He appears to make all the decisions about port operations, demanding that commissioners comply. He refuses to hire on as an employee unless “everyone is onboard.” Fitzgerald essentially forbids our elected commissioners from talking with the public and rebukes any who try to respond to public concerns.

Our current commissioners are woefully remiss in representing their constituents and insuring that port operations are carried out in a thoughtful, honest, participatory and respectful way. Previously, the port manager was directed by the commissioners. Currently, the manager is directing them, and both the tenants and the public are suffering for it.

Please read April’s minutes. Talk to various tenants, though some may fear retribution. If you agree that change is needed, please speak up.

Gail Scriven

Harbor

 

District can’t afford to lose Ms. Mutch

Editor:

I have been teaching at Azalea Middle School for two years, and during that time, I have had the opportunity to work under an amazing woman.

Suzanne Mutch remained with us here at AMS from the end of last year through this year. I feel privileged to have worked under such a wonderful leader. But no more. This year, using the excuse of “budget cuts,” our school board members have chosen to eradicate the position of vice-principal here at Azalea, replacing Ms. Mutch’s position with that of dean of students, the positions for which have already taken hold at both the elementary and high schools. Ms. Mutch is more than qualified to be dean of students, and the job and its responsibilities are well beneath her pay grade. Were it simply a matter of money the district did not have, I could understand why the BHSD no longer would employ Suzanne Mutch. However, money is no issue, as I know for a fact that Ms. Mutch offered to take a pay cut to the salary suitable for a dean of students.

Students love her, even those she disciplines. This year, a student – an often problematic and suspended student – wrote how inspirational he found Ms. Mutch. Students cheerfully greet her in the hallway. When she disciplines them, students usually grudgingly admit they deserved their punishments.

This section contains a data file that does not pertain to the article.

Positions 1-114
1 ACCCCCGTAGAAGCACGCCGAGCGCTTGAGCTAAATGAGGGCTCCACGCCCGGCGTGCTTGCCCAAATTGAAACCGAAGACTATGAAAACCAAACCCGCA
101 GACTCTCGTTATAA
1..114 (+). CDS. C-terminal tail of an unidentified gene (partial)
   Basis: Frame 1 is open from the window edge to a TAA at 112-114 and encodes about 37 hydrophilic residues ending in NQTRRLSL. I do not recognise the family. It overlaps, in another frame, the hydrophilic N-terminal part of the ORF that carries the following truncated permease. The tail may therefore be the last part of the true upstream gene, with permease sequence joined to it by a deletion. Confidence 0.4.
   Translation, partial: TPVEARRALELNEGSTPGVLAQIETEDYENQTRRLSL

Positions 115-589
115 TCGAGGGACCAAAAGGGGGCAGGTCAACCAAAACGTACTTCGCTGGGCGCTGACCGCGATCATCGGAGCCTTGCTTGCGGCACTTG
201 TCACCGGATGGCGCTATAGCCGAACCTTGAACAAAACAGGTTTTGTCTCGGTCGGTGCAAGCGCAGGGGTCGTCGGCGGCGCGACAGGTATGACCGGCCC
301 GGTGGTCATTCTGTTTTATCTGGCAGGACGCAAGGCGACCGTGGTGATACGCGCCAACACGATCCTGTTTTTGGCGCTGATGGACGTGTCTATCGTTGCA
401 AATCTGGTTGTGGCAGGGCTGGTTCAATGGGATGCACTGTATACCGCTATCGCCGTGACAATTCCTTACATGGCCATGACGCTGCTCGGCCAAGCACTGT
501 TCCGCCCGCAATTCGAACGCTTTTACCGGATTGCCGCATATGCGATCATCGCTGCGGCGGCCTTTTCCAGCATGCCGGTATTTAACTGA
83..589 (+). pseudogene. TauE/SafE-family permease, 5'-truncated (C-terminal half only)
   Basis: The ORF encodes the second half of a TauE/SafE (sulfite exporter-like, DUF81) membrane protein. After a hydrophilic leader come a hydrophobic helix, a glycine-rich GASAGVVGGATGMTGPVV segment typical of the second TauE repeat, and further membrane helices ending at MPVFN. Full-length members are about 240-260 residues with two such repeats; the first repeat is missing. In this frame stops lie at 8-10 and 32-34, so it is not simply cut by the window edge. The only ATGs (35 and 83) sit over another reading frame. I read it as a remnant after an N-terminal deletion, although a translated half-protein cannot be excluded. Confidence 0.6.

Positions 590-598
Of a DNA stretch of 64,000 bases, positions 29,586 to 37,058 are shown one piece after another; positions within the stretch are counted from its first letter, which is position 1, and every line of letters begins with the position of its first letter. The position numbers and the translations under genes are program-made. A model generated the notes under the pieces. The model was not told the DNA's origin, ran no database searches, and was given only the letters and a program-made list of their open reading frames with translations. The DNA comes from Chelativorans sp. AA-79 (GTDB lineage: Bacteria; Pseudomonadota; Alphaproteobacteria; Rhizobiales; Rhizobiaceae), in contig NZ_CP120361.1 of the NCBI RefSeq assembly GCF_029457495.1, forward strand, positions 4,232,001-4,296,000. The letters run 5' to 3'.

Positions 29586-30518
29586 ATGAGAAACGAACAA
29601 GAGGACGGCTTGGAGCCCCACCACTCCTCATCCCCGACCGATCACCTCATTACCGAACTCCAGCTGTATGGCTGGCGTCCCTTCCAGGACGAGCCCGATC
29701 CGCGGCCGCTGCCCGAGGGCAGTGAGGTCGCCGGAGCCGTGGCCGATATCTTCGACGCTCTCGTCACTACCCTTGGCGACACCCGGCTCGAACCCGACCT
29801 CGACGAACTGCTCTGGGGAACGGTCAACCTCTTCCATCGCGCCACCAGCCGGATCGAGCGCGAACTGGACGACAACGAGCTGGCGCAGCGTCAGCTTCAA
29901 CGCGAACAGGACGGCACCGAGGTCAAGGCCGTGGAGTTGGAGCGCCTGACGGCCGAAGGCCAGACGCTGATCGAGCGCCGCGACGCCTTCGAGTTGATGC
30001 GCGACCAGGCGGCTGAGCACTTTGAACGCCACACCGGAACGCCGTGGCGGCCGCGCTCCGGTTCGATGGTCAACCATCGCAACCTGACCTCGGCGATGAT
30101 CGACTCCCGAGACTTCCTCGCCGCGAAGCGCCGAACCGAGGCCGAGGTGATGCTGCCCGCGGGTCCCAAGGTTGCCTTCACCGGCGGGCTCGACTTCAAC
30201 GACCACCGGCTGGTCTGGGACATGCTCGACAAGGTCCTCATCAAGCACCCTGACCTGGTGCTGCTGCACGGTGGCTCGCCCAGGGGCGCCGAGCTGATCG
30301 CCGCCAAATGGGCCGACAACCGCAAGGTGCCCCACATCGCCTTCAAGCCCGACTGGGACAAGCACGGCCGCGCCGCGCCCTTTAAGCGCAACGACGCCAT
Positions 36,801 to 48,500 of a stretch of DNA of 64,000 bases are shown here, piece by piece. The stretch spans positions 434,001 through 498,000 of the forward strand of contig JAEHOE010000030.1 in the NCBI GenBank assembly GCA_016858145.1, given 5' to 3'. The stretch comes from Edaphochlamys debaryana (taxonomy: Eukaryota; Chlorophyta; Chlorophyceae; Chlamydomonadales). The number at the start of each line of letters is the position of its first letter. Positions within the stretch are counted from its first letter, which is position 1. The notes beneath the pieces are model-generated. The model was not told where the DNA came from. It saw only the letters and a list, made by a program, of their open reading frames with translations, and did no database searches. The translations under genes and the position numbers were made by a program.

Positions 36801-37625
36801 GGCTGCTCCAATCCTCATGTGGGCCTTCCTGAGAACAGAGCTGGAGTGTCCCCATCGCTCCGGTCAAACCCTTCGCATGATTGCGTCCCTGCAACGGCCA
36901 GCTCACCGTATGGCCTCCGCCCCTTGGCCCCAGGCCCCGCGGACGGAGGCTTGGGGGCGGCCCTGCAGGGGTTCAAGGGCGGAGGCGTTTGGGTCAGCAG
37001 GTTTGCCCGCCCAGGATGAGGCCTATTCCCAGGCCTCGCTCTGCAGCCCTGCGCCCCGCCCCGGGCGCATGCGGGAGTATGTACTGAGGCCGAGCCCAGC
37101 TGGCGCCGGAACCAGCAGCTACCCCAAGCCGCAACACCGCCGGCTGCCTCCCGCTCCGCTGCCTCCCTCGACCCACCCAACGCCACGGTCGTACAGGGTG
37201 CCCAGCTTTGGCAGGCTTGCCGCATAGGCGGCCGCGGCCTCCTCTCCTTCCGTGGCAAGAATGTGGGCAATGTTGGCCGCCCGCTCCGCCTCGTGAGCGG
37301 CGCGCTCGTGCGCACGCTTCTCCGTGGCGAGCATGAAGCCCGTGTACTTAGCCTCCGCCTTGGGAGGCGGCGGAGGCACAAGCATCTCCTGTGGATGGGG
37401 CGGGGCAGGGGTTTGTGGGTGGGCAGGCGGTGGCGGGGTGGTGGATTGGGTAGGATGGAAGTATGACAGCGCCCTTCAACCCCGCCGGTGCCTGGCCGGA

The middle school years are crucial when working to develop a sense of right and wrong, responsibility and respect in our students. Ms. Mutch does this all, and does it well. The Brookings-Harbor School District cannot afford to lose Suzanne Mutch, and I urge our school board to reconsider the crime they committed against our students when they chose to not rehire her.

Kelly Singleton

Brookings


Consolidate school districts into one

Editor:

Curry County has three independent school districts, each with a superintendent, business manager, and various administrative support staff.

Total enrollment in the three districts is fewer than 2,500 students, less than the size of one individual big city school. Article after article in the local papers laments the fact that, due to budgetary constraints, teachers must be laid off, the school year – already the shortest in the country, must be cut by several more days, and minor athletic programs must be disbanded. All of these cuts directly affect our students, while no cuts affect administration.

Has anyone considered unifying the three districts and consolidating them into one county-wide district, thereby saving an enormous amount of administrative monies that could instead be used for additional teachers, more school days, and minor athletic programs?

County commissioners’ time would be better spent attacking ideas such as unification rather than spending it on a boondoggle such as the Cape Blanco Airport.

Our elected officials should be true public servants, always striving for what is best for Curry County and its residents, not trying to settle old feuds or personal vendettas.

Gregory J. Empson

Gold Beach